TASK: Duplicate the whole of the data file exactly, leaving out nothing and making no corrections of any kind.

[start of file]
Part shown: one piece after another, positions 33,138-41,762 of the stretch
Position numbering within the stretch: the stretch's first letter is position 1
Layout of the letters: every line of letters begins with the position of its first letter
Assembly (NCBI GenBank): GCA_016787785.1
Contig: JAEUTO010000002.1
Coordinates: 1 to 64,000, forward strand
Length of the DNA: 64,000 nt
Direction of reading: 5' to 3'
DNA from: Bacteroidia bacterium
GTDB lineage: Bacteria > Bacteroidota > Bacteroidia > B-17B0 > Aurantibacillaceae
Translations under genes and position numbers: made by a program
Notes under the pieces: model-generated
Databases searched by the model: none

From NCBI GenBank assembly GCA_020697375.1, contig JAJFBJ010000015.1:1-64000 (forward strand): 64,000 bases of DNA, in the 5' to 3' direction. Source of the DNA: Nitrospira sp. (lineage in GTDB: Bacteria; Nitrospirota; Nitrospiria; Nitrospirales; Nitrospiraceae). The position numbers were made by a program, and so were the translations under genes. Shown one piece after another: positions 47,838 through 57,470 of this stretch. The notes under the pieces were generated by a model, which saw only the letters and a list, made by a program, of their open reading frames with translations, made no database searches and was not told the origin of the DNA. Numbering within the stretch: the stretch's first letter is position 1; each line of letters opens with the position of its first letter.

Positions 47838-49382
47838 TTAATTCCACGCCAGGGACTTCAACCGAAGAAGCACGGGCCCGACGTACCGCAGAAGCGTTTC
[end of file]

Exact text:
Part shown: one piece after another, positions 33,138-41,762 of the stretch
Position numbering within the stretch: the stretch's first letter is position 1
Layout of the letters: every line of letters begins with the position of its first letter
Assembly (NCBI GenBank): GCA_016787785.1
Contig: JAEUTO010000002.1
Coordinates: 1 to 64,000, forward strand
Length of the DNA: 64,000 nt
Direction of reading: 5' to 3'
DNA from: Bacteroidia bacterium
GTDB lineage: Bacteria > Bacteroidota > Bacteroidia > B-17B0 > Aurantibacillaceae
Translations under genes and position numbers: made by a program
Notes under the pieces: model-generated
Databases searched by the model: none

From NCBI GenBank assembly GCA_020697375.1, contig JAJFBJ010000015.1:1-64000 (forward strand): 64,000 bases of DNA, in the 5' to 3' direction. Source of the DNA: Nitrospira sp. (lineage in GTDB: Bacteria; Nitrospirota; Nitrospiria; Nitrospirales; Nitrospiraceae). The position numbers were made by a program, and so were the translations under genes. Shown one piece after another: positions 47,838 through 57,470 of this stretch. The notes under the pieces were generated by a model, which saw only the letters and a list, made by a program, of their open reading frames with translations, made no database searches and was not told the origin of the DNA. Numbering within the stretch: the stretch's first letter is position 1; each line of letters opens with the position of its first letter.

Positions 47838-49382
47838 TTAATTCCACGCCAGGGACTTCAACCGAAGAAGCACGGGCCCGACGTACCGCAGAAGCGTTTC